Cabin 1 300     Cabin 2 300

Or perhaps Cummings and Morgan were unavailable for retakes.

In any case, by providing the scavenged tag we have, the film raises the question: How can the real nightclub we see in the epilogue’s happy ending be, in a sort of Buñuelian recursion, the same one that Scott dreams in advance? How did Chuck know the very same bored driver would be there? The question becomes more pressing because the situation at the end seems to replay an exact moment in the dream, when the couple embrace in a carriage before going into the club. The carriage shots in the dream and in “reality” are uncannily similar. All that’s varied from the earlier scene is the order of the shots.

Opening A 300     Opening B 300     Opening C 300

Closing A 300     Closing B 300     Closing C 300

The last scene continues the romantic dialogue of the first Habana visit, as if nothing had happened in between. And the epilogue even uses a line that was in the opening of the novelization, and perhaps the screenplay: Chuck says he will love Lorna forever.

 

Maybe the filmmakers thought that audiences wouldn’t notice the near-identity with the earlier scene, and would just take it as Hollywood’s familiar here-we-go-again gimmick. But the effects are disconcerting. This nearly identical replay gives Chuck’s dream the power of prophecy. Or perhaps this last scene just starts the dream over again—and leads to the same fate for Lorna. The dream may have taken away Scott’s immediate memory of his affair with Lorna, but it has given him, through the film’s recycling of motifs, an uncanny power over the final bit of the narrative. He can intuit Eddie’s death and revisit in reality the scene of passion and murder he imagined. Were these associations fully intended by the filmmakers? Say rather that by shuffling together, somewhat desperately, characteristic 1940s devices, The Chase takes us into a winding labyrinth of alternative stories.


First, many thanks to Mary Huelsbeck, Assistant Director of the Wisconsin Center for Film and Theater Research, for helping me find valuable documents in the United Artists Corporation Records. It would be too lengthy to cite all the specific items I used, but the principal ones are in Series 3A: Producers Legal File, 1933-1936; Series 4D: The Paul Lazarus, Jr. Files, 1943-1949; and Series 5.3: United Artists Dialogues, 1928-1956.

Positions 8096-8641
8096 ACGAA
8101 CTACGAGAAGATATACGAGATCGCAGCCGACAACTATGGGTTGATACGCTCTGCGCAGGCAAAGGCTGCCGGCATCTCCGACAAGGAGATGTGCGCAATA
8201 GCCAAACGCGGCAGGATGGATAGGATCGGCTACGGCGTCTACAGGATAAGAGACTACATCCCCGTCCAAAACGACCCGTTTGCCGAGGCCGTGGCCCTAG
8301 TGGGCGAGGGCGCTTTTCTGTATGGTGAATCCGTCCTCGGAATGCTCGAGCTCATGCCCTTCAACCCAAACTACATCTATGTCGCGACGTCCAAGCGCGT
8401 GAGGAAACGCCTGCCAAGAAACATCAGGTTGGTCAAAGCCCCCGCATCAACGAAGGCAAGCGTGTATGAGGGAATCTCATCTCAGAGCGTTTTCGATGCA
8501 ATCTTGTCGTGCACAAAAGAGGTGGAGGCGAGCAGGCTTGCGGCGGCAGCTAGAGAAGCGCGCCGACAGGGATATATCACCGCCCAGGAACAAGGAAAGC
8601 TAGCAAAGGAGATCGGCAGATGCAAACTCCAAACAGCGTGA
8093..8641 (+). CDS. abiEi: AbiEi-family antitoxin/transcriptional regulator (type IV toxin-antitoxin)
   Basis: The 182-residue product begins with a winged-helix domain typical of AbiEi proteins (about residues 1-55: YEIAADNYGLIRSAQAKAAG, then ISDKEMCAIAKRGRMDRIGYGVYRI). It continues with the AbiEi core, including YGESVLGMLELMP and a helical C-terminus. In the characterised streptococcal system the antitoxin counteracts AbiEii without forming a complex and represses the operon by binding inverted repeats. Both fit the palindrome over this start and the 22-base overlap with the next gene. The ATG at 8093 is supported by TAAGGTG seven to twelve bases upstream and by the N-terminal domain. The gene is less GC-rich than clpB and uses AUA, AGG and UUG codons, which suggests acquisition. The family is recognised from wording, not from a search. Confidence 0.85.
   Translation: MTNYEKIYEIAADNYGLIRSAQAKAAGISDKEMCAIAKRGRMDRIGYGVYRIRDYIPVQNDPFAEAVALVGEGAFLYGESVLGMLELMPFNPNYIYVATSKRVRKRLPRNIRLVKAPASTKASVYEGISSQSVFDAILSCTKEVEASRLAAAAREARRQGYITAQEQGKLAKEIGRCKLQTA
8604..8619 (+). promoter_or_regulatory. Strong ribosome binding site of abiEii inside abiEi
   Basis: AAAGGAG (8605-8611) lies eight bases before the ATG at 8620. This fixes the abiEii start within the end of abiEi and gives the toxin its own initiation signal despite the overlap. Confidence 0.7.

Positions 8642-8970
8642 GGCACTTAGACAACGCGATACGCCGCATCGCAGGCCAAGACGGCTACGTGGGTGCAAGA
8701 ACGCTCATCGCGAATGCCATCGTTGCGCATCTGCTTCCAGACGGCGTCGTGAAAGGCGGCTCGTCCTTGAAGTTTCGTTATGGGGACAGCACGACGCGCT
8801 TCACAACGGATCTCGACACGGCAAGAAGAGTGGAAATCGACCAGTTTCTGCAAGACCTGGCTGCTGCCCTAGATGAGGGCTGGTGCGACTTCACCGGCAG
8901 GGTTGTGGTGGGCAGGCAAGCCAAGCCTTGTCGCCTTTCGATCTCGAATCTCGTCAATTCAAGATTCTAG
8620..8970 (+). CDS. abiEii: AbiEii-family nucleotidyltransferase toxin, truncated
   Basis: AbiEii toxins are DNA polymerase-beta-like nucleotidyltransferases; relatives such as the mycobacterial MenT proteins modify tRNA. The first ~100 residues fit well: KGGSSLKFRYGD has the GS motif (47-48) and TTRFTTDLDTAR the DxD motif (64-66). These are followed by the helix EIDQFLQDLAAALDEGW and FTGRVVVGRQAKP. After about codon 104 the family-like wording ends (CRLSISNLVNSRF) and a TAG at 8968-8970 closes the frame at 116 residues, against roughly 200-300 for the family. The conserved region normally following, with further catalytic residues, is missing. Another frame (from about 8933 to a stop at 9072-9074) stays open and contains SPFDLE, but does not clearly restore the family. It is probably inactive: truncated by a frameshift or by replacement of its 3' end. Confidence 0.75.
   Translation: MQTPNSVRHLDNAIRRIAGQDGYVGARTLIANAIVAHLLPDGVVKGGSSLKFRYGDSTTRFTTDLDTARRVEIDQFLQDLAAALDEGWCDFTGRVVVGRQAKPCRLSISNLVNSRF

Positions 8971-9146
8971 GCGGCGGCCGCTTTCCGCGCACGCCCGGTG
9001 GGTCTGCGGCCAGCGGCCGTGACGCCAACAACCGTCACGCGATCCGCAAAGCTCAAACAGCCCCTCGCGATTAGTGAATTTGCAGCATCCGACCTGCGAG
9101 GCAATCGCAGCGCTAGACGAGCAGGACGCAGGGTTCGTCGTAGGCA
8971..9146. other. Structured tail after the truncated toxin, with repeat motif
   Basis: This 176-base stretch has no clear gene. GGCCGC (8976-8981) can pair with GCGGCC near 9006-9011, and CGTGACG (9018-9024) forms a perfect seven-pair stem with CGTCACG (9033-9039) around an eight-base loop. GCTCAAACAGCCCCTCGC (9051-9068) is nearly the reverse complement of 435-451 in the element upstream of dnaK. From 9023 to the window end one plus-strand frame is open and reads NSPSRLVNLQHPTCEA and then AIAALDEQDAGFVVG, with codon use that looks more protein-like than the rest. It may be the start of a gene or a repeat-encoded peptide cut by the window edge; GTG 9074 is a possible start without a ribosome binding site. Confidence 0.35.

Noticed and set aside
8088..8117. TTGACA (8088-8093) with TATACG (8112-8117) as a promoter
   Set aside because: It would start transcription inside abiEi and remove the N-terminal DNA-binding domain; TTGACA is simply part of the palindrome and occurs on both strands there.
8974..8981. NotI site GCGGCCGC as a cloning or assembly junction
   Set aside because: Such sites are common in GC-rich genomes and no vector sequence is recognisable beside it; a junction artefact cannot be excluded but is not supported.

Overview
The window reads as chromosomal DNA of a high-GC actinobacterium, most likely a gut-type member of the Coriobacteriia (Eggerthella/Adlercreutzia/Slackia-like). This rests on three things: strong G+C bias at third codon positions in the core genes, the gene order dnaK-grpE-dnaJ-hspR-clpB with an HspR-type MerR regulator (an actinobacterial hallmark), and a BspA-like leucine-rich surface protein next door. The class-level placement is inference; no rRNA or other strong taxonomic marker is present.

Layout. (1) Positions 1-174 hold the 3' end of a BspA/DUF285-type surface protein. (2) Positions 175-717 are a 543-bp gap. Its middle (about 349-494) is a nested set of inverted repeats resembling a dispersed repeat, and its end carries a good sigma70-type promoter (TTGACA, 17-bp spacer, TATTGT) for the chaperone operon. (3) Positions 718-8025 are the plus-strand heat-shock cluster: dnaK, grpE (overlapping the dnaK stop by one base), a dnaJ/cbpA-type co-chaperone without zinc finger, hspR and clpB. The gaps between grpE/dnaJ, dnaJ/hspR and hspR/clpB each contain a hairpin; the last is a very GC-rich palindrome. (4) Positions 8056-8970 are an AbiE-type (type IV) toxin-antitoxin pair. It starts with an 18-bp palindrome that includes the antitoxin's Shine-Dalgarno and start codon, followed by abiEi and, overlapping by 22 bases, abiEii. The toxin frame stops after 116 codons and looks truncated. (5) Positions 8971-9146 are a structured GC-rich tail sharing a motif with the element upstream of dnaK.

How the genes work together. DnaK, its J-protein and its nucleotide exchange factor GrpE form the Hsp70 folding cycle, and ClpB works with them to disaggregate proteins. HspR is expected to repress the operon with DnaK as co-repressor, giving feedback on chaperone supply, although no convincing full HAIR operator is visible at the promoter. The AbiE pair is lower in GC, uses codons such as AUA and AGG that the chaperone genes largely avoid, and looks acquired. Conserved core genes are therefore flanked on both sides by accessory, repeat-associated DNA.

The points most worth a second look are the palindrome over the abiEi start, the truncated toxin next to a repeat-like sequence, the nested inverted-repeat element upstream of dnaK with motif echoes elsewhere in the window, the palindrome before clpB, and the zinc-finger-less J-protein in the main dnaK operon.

The most important press releases are the one about the three endings, in “”Just for Variety,” Daily Variety (3 September 1946), 4, and the one about the elimination of the flashback, in “Hollywood Inside,” Daily Variety (16 September 1946), 2. The film reviews I’ve quoted are “The Chase,” Daily Variety (14 October 1946), 3; “The Chase,” Motion Picture Herald (19 October 1946), 3262; “Movie of the Week: The Chase,” Life (11 November 1946), 137; Archer Winsten, “Chase through a Maze,” New York Times (18 November 1946), 39; John L. Scott, “‘The Chase’ Suspenseful,” Los Angeles Times (25 January 1947), A5.

The Movie Mystery Magazine version includes some passages not in the final film, including internal monologues, flashbacks, and a delirious montage when Chuck is on his way to see Dr. Davidson. These are all pretty common techniques of the period, so it’s possible that the script, or an earlier version of the film, contained them.

Philip Yordan doesn’t have anything to say about these matters in the published interview with Pat McGilligan in Pat’s Backstory 2: Interviews with Screenwriters of the 1940s and 1950s (University of California Press, 1991), 330-381. Yordan’s screenplay collection at the Academy of Motion Picture Arts and Sciences apparently doesn’t include The Chase. Of course, if anyone knows where a script of the film may be found, I’d be grateful to learn of it.

I haven’t mentioned one of the strangest items in the film. Eddie Roman is the ultimate backseat driver, and he has installed an accelerator and clutch back there that allows him to override the driver’s control and speed up at will. He uses the gadget to test Chuck’s nerves during an outing, and it becomes the means by which he inflicts death on himself and Gino during their race to the dock. Me, I think it would have been a better payoff to let Chuck and Lorna, trussed up in the back seat while Eddie is driving, use the same mechanism to force the car to crash. But The Chase is the sort of movie that makes you spin off alternative scenarios as you please.

For in-depth information on Cornell Woolrich, the definitive source is Francis M Nevins, Jr.’s Cornell Woolrich: First You Dream, Then You Die (New York: Mysterious Press, 1988). Not a bad title for The Chase, actually. For more on flashback construction in the 1930s and 1940s, see “Grandmaster Flashback” and “Chinese boxes, Russian dolls, and Hollywood movies.”

Dance The Chase new 600

The Chase (1946) United Artists pressbook.

David Bordwell